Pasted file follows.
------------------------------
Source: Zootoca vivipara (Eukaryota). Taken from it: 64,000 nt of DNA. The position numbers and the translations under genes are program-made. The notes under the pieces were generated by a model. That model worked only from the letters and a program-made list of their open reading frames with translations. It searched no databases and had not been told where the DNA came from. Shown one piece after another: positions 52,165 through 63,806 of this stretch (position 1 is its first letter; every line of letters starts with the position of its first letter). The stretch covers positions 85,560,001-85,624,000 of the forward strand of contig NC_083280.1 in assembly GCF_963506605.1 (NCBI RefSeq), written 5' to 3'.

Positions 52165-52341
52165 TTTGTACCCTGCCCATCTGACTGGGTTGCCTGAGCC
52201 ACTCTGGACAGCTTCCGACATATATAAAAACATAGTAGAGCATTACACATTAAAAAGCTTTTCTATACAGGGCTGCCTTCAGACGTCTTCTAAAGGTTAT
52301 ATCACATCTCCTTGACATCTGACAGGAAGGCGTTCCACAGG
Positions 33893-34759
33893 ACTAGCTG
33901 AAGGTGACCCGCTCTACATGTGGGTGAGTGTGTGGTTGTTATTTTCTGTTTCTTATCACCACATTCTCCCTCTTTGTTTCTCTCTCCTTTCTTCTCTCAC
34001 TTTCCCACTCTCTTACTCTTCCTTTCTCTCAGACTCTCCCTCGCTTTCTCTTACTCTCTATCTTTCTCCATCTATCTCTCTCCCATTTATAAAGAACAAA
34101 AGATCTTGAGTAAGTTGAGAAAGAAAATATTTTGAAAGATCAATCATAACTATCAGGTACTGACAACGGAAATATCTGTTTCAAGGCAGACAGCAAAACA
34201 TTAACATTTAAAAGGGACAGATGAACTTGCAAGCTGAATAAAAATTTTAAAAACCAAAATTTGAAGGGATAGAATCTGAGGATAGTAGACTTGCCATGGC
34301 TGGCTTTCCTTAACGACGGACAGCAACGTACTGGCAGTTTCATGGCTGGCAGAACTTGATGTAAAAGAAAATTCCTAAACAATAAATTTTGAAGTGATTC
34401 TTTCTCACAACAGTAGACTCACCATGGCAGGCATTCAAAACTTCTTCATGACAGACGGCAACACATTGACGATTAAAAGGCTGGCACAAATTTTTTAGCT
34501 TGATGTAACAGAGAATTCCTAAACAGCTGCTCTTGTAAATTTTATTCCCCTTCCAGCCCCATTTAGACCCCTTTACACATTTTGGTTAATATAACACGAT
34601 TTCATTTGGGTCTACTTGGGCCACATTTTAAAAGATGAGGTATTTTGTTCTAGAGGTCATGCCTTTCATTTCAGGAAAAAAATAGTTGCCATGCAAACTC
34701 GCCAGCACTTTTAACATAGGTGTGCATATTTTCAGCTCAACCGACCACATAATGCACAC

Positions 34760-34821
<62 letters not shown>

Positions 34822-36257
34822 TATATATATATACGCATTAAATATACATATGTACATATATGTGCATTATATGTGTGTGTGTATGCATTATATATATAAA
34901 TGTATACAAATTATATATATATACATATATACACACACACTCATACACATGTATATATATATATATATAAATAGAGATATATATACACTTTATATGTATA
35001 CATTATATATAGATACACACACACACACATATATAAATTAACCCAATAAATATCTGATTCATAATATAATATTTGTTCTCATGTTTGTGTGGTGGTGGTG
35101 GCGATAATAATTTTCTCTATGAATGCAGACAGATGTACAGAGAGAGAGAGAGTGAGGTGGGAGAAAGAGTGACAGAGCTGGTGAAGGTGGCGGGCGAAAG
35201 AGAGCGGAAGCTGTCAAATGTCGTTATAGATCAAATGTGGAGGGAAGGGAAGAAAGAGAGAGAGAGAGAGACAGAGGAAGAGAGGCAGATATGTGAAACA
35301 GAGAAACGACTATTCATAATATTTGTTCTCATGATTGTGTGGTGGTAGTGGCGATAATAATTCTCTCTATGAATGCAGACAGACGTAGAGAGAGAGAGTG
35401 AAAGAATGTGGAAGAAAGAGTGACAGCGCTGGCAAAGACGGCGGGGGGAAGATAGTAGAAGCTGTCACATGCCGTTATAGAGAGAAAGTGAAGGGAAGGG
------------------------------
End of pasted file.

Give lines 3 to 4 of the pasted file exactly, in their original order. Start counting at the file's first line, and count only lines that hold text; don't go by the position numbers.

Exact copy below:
52165 TTTGTACCCTGCCCATCTGACTGGGTTGCCTGAGCC
52201 ACTCTGGACAGCTTCCGACATATATAAAAACATAGTAGAGCATTACACATTAAAAAGCTTTTCTATACAGGGCTGCCTTCAGACGTCTTCTAAAGGTTAT